Mental Health Education Mandate in Florida Aims to Benefit Teens and Prevent Crisis
Teen mental health has been at the forefront of our minds as news stories show the aftermath of mass shootings and other tragedies that have often been due in part to untreated mental health issues in teens. In a progressive move toward reducing these tragic events, the state of Florida has mandated 5 hours per year of mental health education and crisis prevention for students in grades 6 through 12. This is a significant decision that will have long-lasting effects on students and their families.
Teen Mental Health Education to Reduce Stigma
The recent mental health education mandate in Florida could be a game changer for the safety and well-being of future generations. The tragedies that have led to this mandate have been vast and the need for mental health resources for teens has emerged as a significant priority.
The stigma around mental health continues to loom large in our culture. This type of required curriculum will help with teen mental health awareness to reduce that stigma. As teens gain awareness of the causes of mental health challenges and how those needs can be addressed, a culture of acceptance and tolerance can become the norm. A number of courses on critical topics can help students to cope with their mental health challenges.
- Cyberbullying. Teen cyberbullying has reached epidemic proportions. A shocking 60% of teens have witnessed online bullying. Educating middle and high school students about mental health is likely to reduce the incidents of cyberbullying, which now affects 1 in 3 teens.
- Suicide Prevention. The need forteen suicide prevention is significant, as 7.4% of students in grades 9-12 reported making an attempt at suicide within the year in a 2017 survey. Mandated mental health education will provide students who are experiencing severe depression and suicidal ideation with support and necessary resources that could save lives.
- Substance Abuse. Teen substance abuse is an issue that can also be addressed as part of a mental health curriculum. Though substance abuse is a problem among this age group, teens aren’t as likely to openly discuss it, ask questions and learn about addiction unless given the opportunity in an educational setting.
Signs & Symptoms of Teen Mental Health Issues
Teen mental health matters. Providing education and intervention during the teen years is vital since 50% of mental health issues manifest by age 14. The treatment of mental health issues in teens can make a significant difference in their future wellness. Early intervention can mean that teens with mental health disorders get help sooner, learn how to recognize their needs and can live a better quality of life.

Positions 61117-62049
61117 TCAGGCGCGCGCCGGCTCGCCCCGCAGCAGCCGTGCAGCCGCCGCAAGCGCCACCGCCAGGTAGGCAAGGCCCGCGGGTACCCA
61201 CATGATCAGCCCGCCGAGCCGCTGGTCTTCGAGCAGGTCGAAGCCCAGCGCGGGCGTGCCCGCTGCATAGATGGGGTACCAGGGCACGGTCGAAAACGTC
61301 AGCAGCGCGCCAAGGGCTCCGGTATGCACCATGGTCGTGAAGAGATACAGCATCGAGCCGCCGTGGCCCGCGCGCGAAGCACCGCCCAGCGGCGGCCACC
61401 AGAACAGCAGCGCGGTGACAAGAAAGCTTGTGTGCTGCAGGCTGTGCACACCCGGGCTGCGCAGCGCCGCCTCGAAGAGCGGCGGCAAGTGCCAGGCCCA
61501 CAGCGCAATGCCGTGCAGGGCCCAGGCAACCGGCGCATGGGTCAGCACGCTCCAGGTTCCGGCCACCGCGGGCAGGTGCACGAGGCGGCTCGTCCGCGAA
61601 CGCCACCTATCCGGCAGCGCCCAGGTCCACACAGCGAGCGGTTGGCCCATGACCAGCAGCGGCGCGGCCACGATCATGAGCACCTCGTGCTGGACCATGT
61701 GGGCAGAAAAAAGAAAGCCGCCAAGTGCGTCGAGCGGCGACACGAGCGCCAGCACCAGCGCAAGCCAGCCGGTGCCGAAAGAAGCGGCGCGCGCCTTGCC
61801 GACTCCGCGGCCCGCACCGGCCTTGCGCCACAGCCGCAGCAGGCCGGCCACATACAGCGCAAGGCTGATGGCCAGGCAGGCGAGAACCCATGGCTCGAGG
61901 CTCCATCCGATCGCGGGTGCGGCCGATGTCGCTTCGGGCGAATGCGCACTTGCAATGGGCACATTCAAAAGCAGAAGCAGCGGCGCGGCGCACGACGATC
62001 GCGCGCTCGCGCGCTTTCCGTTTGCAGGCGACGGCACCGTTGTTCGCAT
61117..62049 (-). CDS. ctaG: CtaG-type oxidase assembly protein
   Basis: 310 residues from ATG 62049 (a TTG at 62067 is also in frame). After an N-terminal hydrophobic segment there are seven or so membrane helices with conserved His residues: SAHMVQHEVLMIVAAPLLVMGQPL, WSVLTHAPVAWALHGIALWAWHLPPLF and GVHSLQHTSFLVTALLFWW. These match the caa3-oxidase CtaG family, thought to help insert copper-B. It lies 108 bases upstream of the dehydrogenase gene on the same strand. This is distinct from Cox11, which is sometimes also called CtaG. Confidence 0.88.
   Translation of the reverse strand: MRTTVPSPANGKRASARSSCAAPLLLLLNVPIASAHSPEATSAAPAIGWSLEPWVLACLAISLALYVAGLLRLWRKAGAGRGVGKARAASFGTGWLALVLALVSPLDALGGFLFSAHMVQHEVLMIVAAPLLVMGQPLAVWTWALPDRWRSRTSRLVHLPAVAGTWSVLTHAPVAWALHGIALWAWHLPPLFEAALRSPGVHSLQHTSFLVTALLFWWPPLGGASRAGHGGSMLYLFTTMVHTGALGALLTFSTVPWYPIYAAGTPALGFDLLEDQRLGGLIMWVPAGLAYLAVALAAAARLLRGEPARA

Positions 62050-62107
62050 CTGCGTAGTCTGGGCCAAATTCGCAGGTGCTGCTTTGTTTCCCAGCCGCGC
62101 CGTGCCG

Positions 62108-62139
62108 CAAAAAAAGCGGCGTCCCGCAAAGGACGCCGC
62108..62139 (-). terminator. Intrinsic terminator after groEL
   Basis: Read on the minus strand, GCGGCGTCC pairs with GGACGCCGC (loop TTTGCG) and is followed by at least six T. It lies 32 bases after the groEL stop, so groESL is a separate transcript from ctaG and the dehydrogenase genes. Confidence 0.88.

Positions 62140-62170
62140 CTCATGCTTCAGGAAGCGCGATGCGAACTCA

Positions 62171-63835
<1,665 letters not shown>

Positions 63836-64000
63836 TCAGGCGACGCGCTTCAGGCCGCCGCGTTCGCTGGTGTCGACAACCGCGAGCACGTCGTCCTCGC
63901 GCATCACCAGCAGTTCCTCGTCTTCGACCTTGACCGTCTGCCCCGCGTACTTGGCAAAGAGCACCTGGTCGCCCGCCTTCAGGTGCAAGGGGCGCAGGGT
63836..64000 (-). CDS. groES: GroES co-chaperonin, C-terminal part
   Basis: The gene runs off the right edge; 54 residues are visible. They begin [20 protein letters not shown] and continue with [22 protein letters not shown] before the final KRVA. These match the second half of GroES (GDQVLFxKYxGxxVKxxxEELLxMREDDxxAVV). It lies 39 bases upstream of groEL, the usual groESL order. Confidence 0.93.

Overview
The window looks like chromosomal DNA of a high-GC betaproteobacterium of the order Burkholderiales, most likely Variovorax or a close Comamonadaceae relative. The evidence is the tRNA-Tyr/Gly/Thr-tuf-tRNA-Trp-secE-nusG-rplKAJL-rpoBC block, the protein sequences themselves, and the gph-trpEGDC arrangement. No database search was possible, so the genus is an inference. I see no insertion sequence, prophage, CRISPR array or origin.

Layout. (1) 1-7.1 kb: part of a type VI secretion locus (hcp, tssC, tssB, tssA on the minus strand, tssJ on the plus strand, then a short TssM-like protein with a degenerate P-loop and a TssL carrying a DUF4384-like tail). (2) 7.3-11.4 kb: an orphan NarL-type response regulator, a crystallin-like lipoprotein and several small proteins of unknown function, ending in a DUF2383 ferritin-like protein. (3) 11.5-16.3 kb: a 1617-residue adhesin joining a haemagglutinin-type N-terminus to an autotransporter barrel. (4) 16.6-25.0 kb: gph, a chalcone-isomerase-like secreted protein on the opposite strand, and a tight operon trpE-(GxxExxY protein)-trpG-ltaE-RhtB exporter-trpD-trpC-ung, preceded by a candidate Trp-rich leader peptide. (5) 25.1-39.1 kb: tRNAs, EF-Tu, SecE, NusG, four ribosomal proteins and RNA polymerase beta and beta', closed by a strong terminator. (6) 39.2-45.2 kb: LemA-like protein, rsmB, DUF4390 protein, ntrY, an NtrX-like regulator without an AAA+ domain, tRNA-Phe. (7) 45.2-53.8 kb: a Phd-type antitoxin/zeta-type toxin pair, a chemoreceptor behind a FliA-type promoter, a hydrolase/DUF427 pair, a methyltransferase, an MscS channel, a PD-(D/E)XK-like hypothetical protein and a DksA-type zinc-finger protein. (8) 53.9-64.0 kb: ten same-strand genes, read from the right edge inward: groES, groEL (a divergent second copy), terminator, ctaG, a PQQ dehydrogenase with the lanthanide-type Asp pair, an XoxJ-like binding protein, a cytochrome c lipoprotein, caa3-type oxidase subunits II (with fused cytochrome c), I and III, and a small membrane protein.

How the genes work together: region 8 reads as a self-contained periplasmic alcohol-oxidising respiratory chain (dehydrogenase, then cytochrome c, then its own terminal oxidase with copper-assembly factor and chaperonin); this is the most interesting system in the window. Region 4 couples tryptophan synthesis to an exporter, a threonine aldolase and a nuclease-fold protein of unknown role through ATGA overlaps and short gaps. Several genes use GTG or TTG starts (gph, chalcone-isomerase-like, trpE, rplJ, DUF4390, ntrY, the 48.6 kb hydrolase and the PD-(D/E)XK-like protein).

Access to Teen Mental Health Treatment & Support
If you or a teen you know are struggling with mental health challenges, help is available. Mental health services and programs for teens offer confidential help. School-based therapists make it easy to access counseling with a trained professional who wants to help. Community resources are available for those who prefer to see a therapist outside of a school setting. Mental health and substance abuse resources are available 24/7. Teens don’t need to go through it alone, help is available.
If your child is struggling with mental health and substance abuse challenges, reach out to the trained professionals at Next Generation Village who can offer support and assistance.
Ceballos, Ana. “Florida adds required mental health instruction for grades 6-12.” Miami Herald. July 18, 2019. Accessed August 9, 2019.
Bullyingstatistics.org. “Cyber Bullying Statistics.” Accessed August 9, 2019.
Dosomething.org. “11 Facts About Cyberbullying.” Accessed August 9, 2019.
Centers for Disease Control and Prevention. “Youth Risk Behavior Surveillance–United States, 2017.” June 15, 2018. Accessed August 9, 2019.
American Psychiatric Association. “Warning Signs of Mental Illness.” Reviewed by Parekh, Ranna, MD, MPH. July 2018. Accessed August 9, 2019.
Medical Disclaimer: Next Generation Village aims to improve the quality of life for people struggling with a substance use or mental health disorder with fact-based content about the nature of behavioral health conditions, treatment options, and their related outcomes. We publish material that is researched, cited, edited and reviewed by licensed medical professionals. The information we provide is not intended to be a substitute for professional medical advice, diagnosis or treatment. It should not be used in place of the advice of your physician or other qualified healthcare provider.